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Archaeologists Unearth Ceramic-filled Tomb of 3000-year-old Priest in Peru

The finding took place in the area of Chota, Cajamarca province, where the Pacopampa archaeological project is being developed.

A joint team of Peruvian and Japanese researchers has made an incredible discovery – the tomb of an elite religious leader, dubbed the “Priest of Pacopampa,” dating back 3,000 years.

The Ministry of Culture made the announcement, detailing that the find unearthed was located in the Chota area of the Cajamarca province in northern Peru. 

This site is part of the Pacopampa archaeological project, situated within an archaeological complex from the Formative Period.

Yuji Seki, a Japanese archaeologist on the team, commented on the discovery, stating, “And we have the body of a figure, it seems that of an adult, and also, according to the observation of the pelvis, it seems it’s a male, a man.”

Evidence of elite status found in the tomb

The significance of the individual’s status is clearly indicated by the assortment of artefacts unearthed in the tomb.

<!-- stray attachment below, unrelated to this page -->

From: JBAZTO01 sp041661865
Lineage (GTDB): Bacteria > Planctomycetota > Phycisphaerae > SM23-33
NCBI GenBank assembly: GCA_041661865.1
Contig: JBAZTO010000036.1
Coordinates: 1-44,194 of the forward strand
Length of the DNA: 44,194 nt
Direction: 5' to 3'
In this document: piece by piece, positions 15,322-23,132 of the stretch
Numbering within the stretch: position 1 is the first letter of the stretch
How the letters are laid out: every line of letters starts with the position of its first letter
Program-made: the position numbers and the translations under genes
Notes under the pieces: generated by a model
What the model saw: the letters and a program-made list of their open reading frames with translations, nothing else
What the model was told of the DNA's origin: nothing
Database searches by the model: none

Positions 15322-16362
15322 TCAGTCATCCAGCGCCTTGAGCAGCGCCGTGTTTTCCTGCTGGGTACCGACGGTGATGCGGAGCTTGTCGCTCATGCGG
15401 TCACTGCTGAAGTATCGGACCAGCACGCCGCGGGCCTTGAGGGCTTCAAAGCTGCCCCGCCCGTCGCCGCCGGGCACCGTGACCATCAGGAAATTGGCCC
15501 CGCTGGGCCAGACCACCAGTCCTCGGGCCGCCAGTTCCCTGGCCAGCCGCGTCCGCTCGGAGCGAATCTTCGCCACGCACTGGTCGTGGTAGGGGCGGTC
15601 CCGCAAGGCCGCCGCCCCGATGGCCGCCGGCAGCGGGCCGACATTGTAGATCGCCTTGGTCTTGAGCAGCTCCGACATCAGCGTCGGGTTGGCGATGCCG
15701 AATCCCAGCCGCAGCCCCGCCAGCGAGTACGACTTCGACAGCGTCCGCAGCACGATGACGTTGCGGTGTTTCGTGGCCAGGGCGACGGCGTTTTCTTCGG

These artefacts were found in a circular hole approximately one metre deep, where spherical ceramic vessels and bowls had been placed as offerings alongside the body.

The body itself was covered by six layers of ash and black earth, as documented in the official report.

Findings presented alongside the skeleton suggest that ancient ritual practices, particularly body painting techniques, were employed for this “elite personage,” believed to be a priestly leader. 

The collaborative Pacopampa archaeological project, initiated in 2005, has been a joint effort between a Peruvian university and a Japanese Ethnology museum.

Over the years, this partnership has yielded other significant discoveries, including the tomb of a priest known as the “Priest of the Pututus,” located in the same vicinity a year ago.

Source : Euro News Culture